Bill Long 11/19/04
Actually, George Won't
George Will held forth for more than an hour to a largely appreciative crowd at Willamette University on November 18 on the opportunities and challenges facing America today. As is his manner, he lithely and lightly covered topics as broad as gay rights and Iraq, the American economy and public teacher unions. What began as a talk with a germ of a very interesting idea--that the welfare state is here to stay--soon degenerated, however, into the same political vituperation that he decried at the beginning of the talk.
He who talked about the shared sense of American values just couldn't help bashing every villain of the conservatives in our day--from so-called activist judges to greedy trial lawyers to rapacious teachers unions to inner city schools to (more veiled attacks on) gays and the European Union. Whether he was just tired or quickly exhausted the store of the ideas which he said moved history, he left me wondering whether Pulitzer Prizes, as well as Presidential elections, are now awarded to the master of one or two syllable rants.
The Promise of the Speech
I say these remarks in the context of a speech that began with so much promise. He isolated a problem which both the doctrinaire conservatives flee from and the doctrinaire liberals can't properly face, and that is the reality that major aspects of the "welfare state" are here to stay. Rising expectations for pension security as well as government help in providing medical benefits are clashing with the realities of what Americans want to pay for these services. This is, in fact, no news flash, but by beginning with this problem he showed that the simple solutions of the past (make government smaller; create another cabinet position) are probably not going to solve the problem.
If only he had given us the kind of precision in facts on this issue that he did with his baseball anecdotes, we might have been able to see the stark reality of the trans-party demand for these benefits up against the felt reality of high taxes. Indeed, his manifold invocation of the insight of his (former) "best friend" in Washington, the Democratic Senator Daniel Patrick Moynihan, provided him an opportunity truly to see this as a bi-partisant or non-partisan issue. But he couldn't hold his own interest in the topic, and once he left "welfare state issues" and Moynihan his friend he got himself involved in increasingly vituperative cheap shots at the Democrats and their constituencies.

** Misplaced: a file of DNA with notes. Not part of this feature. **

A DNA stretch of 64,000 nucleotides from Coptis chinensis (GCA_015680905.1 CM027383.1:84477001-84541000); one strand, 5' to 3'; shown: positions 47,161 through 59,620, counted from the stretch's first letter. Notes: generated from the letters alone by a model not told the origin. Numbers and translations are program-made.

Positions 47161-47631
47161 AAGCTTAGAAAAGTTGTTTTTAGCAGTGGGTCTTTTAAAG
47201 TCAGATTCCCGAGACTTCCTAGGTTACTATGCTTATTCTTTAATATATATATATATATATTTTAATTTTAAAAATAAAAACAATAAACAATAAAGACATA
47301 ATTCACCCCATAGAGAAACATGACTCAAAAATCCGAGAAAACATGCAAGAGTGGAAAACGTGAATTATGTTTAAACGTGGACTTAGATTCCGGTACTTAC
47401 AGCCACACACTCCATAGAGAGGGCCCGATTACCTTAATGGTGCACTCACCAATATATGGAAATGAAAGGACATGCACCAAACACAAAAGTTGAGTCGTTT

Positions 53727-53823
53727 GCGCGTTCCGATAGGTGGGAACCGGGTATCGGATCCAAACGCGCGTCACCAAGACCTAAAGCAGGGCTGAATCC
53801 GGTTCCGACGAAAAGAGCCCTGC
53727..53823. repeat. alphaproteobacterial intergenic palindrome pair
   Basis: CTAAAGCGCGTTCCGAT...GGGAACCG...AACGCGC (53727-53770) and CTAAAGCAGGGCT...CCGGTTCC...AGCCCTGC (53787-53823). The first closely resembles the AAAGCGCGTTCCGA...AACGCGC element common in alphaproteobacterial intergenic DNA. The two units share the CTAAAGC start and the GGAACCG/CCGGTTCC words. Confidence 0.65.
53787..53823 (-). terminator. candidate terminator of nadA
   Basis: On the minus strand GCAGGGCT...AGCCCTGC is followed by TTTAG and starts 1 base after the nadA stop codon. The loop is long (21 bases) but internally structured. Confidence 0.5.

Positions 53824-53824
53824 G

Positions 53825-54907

How George's Mind Works
The transition he made from the helpful part of his talk (15 minutes) to the worthless part of the talk was attended with a clumsy manipulation of language. He moved on to discuss global "terror," which he quickly confessed was an improper name for the phenomenon. Fair enough. Then he painted the most ghoulish picture of the ability of "good grad students" to manufacture all kinds of deadly chemical and biological weapons that could easily wipe out Manhattan in a trice. If this were four years ago, he would have followed this line with the obligatory conservative bashing of liberal Manhattan, but now, since 9/11, even conservatives don't have the heart to do that.
Nevertheless, he said it is this kind of reality that makes some people talk about "preemptive" strikes here and abroad. Why wait for them to get us? Then he backed quickly away as soon as he had dropped his own brand of intellectual poison. He was not to be interpreted to mean that all preemptive strikes are good things and, indeed, historians will ultimately gauge our efforts in Iraq, but the bomb was dropped. Preemptive strikes are now OK in theory. When he says they are OK in theory, it is not a far cry for those who want to flex America's muscle at home and abroad to rush in and "preempt" the next so-called terrorist attack, even if the intelligence is bad. You know, however, that such preemptive attacks will be directed against people whose skin color and religion differs from the majority of Americans.
After a detour to Iraq, he returned to the domestic scene but, by this time, Moynihan and ideas and the patina of working together had long since disappeared from his remarks. If culture was the place where battles were fought, he was going to join into the battles with both guns blazing. But all he could utter were the tired shibboleths of the right. "Activist Judges" were on the loose, despite the fact that the only activist judge he mentioned has been dead for a decade; in fact, the Rehnquist revolution has been so successful at the Supreme Court that no one speaks of true liberals on the Court anymore; it is just conservatives and moderates. "Tort Reform" is necessary, despite the fact that such a "reform" means that juries are to be considered inconsequential--a most elitist notion. Urban schools are a blight on America, and, if people would only have two parent families (does that mean he thinks that having two same sex parents is better than single parenting?), things would be better. When he mentioned the immediate decline in illegitimacy at the passing of the Welfare Reform Bill in 1996, he committed the first sin of improper survey analysis, so basic that it need not even be mentioned.
In the final analysis, this was a "George Won't" speech. George won't be a voice for any kind of reasoned middle course in necessary reforms in the future. George Won't be the kind of impassioned intellectual as his friend who could actually stay on one topic for more than five minutes. George Won't be a person whom anyone should really read for fresh treatment of knotty issues. As I left the gathering, I reflected that most of his major journalistic awards were for things he had done as a young man, in the 1970s. It made me wonder if a sort of "Orson Welles" complex has befallen George Will--a wunderkind who ended up peddling banal consumer products. You have to wonder, don't you?
Copyright © 2004-2007 William R. Long